The rollout and promotion to a new track is arguably the most important aspect of making a profit off of quality content. Along with the song itself, an artist often shoots and releases a music video to the most entrusted track for extra promotion. Music videos may seem as if they’ve slowly faded away around the same time as MTV, but that’s far from the case. Music videos are still alive — and more relevant than they have been in decades– thanks in part to big-name artists investing money into the video’s production.
The primary reason music videos have made such a resurgence in recent years is due to the streaming era dominating the music industry. While every stream is pennies on the dollar compared to what an artist used to make when albums were primarily purchased in full, fans are more likely to run a trackback and consume it repetitively at free will. With that being said, streaming a music video works the same as it would work with a song on any other platform. Artists can still make money from videos just as much as their songs on iTunes, Spotify, or any other service.
Many songs have blown up thanks in part to their videos, such as “Turn Down for What”, Tay-K’s “The Race”, and Childish Gambino’s “This Is America”. While these songs more likely than not would still have blown up, they wouldn’t have reached the heights that they did if it weren’t for their well-known videos. This potential for a track to go viral from the video increases the likelihood that the song will be streamed more, resulting in a higher profit for the artist and their team.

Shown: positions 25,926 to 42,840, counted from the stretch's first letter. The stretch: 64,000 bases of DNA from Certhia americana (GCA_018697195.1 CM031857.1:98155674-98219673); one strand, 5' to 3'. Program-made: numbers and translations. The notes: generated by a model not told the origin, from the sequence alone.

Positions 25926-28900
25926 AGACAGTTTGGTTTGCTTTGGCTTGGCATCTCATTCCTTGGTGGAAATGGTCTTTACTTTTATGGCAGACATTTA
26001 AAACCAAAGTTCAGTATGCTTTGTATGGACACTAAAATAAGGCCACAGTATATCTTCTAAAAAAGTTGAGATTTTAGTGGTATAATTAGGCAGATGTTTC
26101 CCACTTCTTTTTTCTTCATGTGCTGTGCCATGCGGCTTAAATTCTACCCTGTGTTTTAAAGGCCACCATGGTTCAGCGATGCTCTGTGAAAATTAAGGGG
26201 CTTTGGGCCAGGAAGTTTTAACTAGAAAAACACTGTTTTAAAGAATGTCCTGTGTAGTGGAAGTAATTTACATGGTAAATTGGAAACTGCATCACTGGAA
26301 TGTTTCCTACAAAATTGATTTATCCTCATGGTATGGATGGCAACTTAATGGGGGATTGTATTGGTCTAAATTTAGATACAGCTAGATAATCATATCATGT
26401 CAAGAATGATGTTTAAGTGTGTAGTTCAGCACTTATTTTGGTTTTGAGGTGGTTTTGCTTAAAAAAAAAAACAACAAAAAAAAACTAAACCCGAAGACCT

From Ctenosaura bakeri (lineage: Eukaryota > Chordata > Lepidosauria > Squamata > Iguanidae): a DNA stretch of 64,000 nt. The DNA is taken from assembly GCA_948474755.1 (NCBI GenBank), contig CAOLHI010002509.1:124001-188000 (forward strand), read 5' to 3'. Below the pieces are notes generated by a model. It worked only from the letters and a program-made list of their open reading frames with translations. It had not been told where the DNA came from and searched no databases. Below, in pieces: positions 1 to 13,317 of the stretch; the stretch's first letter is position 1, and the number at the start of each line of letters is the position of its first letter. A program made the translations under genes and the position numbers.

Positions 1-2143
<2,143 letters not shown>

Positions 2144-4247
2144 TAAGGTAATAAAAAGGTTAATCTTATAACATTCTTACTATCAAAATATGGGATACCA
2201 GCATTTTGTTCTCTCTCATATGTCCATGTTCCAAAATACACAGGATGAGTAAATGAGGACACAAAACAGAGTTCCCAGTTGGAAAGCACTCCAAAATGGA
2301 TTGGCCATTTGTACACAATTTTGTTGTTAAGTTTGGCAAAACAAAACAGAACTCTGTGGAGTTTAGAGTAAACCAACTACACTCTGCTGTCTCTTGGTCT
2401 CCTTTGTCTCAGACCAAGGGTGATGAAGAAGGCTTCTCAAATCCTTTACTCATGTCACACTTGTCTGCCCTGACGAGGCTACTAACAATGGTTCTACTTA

While all signs point to releasing a music video alongside a track’s rollout, the process can quickly become expensive. Some of the most expensive music videos often resemble short films and can go upwards of $1 million, yet that’s not to say the idea of a low-budget video is impossible. Videos such as Roddy Ricch’s “The Box” are similar to that of a high-budget action film, yet was made on a budget that was mostly comprised of profits from the viral track with a cautious creative eye.
In short, music videos are a completely plausible and recommended aspect of a promotional rollout for an artist’s most popular tracks. While they can be expensive, they can very well stay within a designated budget under the proper creative direction. However, it’s key that the artist has full confidence in the choice of song that a video will be given to, as the video should go to one of the most streamed tracks from the new project. Making careful yet optimistic creative decisions, such as this one, is guaranteed to give the artist positive exposure and public awareness that will boost them to the top of the charts in no time!